you make a living doing courier jobs, when
winter rolls around, as it does every year without fail, it’s an important time
to take stock and review your driving behaviour. Wintery roads require a different
kind of driving skills and, particularly when you’re out there for long periods
of time, you really can’t be too careful.
a few rules to live by, to keep you safe on the roads in the winter while doing
your courier jobs:
- Keep your distance: Allow at least four times
the recommended stopping distance from the vehicle in front on a snowy
road. You could leave as much as ten times the normal stopping distance so
you are not relying on your brakes to be able to stop.
- Plan your journey: Allow more time for
your courier jobs and plan to use busier roads, as they are more likely to
have been gritted. Try to avoid quiet country lanes, as they’re unlikely
to have been cleared, and if you do get lost or stuck, you might end up
out of signal and struggle to summon help.
- Check the forecast: Obtain weather
information before you set off on your day’s courier jobs. Keep up to date
with changing conditions and closed routes via the radio or by regularly
calling into base.
- Check your vehicle: Put your vehicle
through a pre-winter check to flag up any potential problems. Winter
driving places extra demands on your van, and certain aspects become more
crucial than ever. A simple check of lights, fluid levels, tyre tread
depths and pressures might reveal issues. If your wiper blades are worn,
make sure they’re changed to avoid smear, and top up your screen wash.
Don’t forget to get your garage to check your battery and the
concentration of your anti-freeze as well.
- Battery: In winter, the battery
will run down quicker than in warmer weather. Make sure you do regular
long journeys to top it up or trickle-charge the battery.
- Fuel: Keep your tank topped up
– that way if you are caught out while you’re out doing courier jobs
you’ll have enough fuel to make it home or run the engine to keep warm.
(It’s essential to keep snow from blocking the exhaust as noxious fumes
can leak into the vehicle.)
- Visibility: Falling snow can cut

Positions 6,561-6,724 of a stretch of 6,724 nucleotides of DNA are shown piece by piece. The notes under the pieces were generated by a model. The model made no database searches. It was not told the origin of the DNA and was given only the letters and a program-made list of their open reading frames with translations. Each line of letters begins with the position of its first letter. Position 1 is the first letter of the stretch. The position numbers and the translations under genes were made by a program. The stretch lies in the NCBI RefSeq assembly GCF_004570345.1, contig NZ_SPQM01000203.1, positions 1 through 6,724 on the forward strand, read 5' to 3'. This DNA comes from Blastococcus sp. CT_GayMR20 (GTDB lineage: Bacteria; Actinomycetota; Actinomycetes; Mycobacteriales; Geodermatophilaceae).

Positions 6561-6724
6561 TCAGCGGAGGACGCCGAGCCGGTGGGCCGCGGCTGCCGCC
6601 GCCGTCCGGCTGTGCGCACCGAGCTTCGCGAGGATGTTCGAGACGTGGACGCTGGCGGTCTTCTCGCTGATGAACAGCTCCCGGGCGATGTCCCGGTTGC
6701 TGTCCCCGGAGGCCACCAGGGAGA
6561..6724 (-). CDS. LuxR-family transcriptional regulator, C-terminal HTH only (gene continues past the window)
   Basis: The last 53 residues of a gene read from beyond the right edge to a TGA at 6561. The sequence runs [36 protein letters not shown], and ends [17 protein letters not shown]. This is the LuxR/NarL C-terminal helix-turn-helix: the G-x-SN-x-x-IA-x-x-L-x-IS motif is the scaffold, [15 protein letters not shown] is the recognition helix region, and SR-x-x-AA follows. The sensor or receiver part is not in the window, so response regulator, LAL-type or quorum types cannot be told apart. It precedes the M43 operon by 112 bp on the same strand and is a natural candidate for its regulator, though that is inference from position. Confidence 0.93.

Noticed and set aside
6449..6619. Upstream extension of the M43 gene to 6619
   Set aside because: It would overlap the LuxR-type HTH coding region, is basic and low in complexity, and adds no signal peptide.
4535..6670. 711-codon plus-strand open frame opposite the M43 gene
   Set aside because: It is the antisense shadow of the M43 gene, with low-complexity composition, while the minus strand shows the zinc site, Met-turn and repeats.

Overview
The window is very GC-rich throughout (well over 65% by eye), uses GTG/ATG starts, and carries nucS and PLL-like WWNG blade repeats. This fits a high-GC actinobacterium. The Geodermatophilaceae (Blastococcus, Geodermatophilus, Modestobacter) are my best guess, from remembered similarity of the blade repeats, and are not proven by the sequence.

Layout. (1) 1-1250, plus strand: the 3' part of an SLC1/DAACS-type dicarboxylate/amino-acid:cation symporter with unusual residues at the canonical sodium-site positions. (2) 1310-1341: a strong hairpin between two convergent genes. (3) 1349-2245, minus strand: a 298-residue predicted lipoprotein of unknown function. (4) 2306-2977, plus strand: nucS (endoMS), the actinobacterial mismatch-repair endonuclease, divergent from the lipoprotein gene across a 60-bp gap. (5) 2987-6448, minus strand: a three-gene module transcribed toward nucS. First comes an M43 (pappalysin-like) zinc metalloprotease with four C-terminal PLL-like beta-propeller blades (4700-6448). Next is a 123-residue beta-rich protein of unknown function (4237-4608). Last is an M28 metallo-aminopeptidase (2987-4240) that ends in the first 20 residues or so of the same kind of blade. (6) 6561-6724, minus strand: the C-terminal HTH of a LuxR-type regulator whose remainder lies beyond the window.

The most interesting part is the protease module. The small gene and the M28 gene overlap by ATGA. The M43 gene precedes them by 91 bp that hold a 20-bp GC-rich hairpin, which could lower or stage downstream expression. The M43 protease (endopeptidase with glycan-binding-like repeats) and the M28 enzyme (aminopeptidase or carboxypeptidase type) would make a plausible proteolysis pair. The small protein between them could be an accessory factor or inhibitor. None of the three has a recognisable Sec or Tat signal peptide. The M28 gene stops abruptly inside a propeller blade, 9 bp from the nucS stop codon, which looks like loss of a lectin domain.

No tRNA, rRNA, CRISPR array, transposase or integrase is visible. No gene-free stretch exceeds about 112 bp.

visibility dramatically, so dip your headlights and reduce your speed.
Even during the day, using your headlights in winter is as much about
being seen as it is about seeing. Road markings and traffic signs can be
obscured too, so take extra care at junctions.
- Winter tyres or snow socks: Carrying chains will help in
the most extreme situations, but snow socks are a better bet; they’re far
easier to fit and won’t damage the road surface if it isn’t entirely
covered. Fitting winter tyres is just as good, as they are more effective
below 7°C in any weather conditions, and offer more grip on loose or slippery
- Brush the snow off your
car: It can fall from the roof and obscure the rear window while driving,
or worse, fly off at high speed and hit the vehicles behind. If it happens
to have tree debris – twigs or chunks of bark – hidden within, it could
cause serious damage. Make sure your rear-view mirrors and rear window are
cleared too, so that you can see what’s happening behind you, and your
side windows so that you can see what’s coming at junctions. Do not use
water to de-ice windscreens because hot water can crack the glass and the
water will only freeze again on the screen or on the ground where you are
- If you do get stuck: Don’t spin your wheels.
Instead, try to dig away the snow in front of the wheels and sprinkle salt
or sand, as this will help to give you extra traction. If you are trapped
in your vehicle, you can stay warm by running the engine, however it is
vital that the exhaust pipe is not blocked by snow. If the engine fumes
cannot escape, you could be overwhelmed by carbon monoxide gas, which is
highly toxic. Even if it is safe, do not run the engine for more than 10
or 15 minutes in each hour.
- Pack an emergency kit: In case you do end up
stranded, it’s a good idea to make sure you’re ready. Packing an emergency
kit can save you a lot of stress if you get stuck in your van in a bad
Remember, snow, ice, fog and other inclement conditions can catch out
even the most experienced driver, so the best advice, as simple as it may be
is: keep calm and be prepared.